However, because of the difficulty of finding unique and incontrovertible diagnostic markers, from the ‘60 to date, the syndrome was analyzed in its different aspects: metabolic, genetic, immunological, epidemiological, etiological, symptomatic, therapeutic, and the criteria for case definition were gradually revised. Currently, the Cullen criteria,6 with or without Lacour revision,7 and the year 1999 criteria of the consensus8 are the most accepted. To perform an initial screening, different questionnaires are used: “Environmental Exposure and Sensitivity Intolerance” (EESI) or its short version “Quick Environmental Exposure and Sensitivity Inventory” (QEESI),9–11 “Huppe questionnaire,”12 “Chemical sensitivity scale for sensory hyperreactivity” (CSS-SHR),13 German questionnaire on chemical and environmental sensitivity (CGES).14

From the symptoms point of view, some industrial experts have compiled the following nonexhaustive example of evolutive framework of the syndrome, presented in Italy in Bill N 192215:

Stage 0 - Tolerance: in this stage, the individual is normally able to adapt to the environment that surrounds him, unless limits for certain hazardous substances are exceeded.

Stage 1 - Sensitization: this stage could be experienced as a result of chronic exposure to low doses and/or after individual acute exposures. The patient may complain of the following disorders: dermal, ocular and respiratory tract irritation, itching, fatigue, muscle and joint pain, headache, nausea, tachycardia, changes in blood pressure, balance problems, sensations of cold or fever, dyspnea, cognitive problems and asthma, insufficient peripheral circulation, immune disorders and gastrointestinal diseases, etc.

Stage 2 – Inflammation: chronic inflammation in load of different tissues, organs, and systems. Various disorders development, detectable through specialist examination: dermatitis, vasculitis, immune, endocrine, metabolic diseases, food and environmental allergies (dust, pollen, etc), arthritis, colitis, rhinitis, dyspnea, asthma, muscle fatigue, fainting, cognitive delays, poor peripheral circulation, bleeding, etc. The persistence and aggravation of this stage depends on the exposures, their avoidance, and undergo therapy. After an exposure, symptoms may persist and oscillate for days, if not weeks.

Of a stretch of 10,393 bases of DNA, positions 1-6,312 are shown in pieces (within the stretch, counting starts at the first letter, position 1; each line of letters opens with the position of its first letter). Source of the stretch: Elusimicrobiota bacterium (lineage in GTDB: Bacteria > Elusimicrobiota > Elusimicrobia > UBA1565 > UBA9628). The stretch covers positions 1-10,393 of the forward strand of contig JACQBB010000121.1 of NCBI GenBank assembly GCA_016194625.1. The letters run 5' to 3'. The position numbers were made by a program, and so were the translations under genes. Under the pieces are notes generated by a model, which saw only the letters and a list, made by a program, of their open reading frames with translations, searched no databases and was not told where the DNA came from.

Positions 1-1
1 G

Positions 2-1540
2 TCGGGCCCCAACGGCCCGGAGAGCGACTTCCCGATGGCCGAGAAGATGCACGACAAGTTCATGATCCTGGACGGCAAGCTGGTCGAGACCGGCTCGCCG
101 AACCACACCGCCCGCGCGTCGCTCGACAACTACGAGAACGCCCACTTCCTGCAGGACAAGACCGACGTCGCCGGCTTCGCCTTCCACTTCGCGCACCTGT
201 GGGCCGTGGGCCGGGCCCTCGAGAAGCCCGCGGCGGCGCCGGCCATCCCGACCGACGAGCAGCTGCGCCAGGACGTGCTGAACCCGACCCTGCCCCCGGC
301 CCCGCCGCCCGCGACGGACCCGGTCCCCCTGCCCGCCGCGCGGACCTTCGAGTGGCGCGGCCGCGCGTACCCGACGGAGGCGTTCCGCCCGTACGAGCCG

Stage 3 - Deterioration: chronic inflammation produces damage to tissues and organs. CNS (central nervous system), kidneys, liver, lungs, immune system, circulatory, vascular, dermal are affected. Lupus, ischemia, heart failure, cancer, autoimmunity, neurodegenerative and psychiatric syndromes, hemorrhagic forms, porphyria are the most common diseases in this stage.

Given that most of the chemicals implicated are common environmental pollutants, it is practically impossible to avoid them completely and therefore individuals who have the disease will be, depending on the stage reached, more vulnerable than the general population.

Moreover, given the diagnostic difficulty, in the early stages, it is possible that nor the doctors nor the patients find the causal link between the symptoms reported and the exposures. The MCS could therefore not be diagnosed as such and be confused with other diseases.

In confirmation of the foregoing considerations, basically two different scientific approaches are lined up16–18:

  1. toxicological, mostly supported by ecologist clinicians, recognizing the excursus described above;
  2. psychiatry-psychosomatic, which tends to report the source of such disturbances to the psyche, as an endogenous self-induced cause and not as a consequence of excessive and abnormal reaction to an albeit reduced chemical exposure.
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International and National Recognition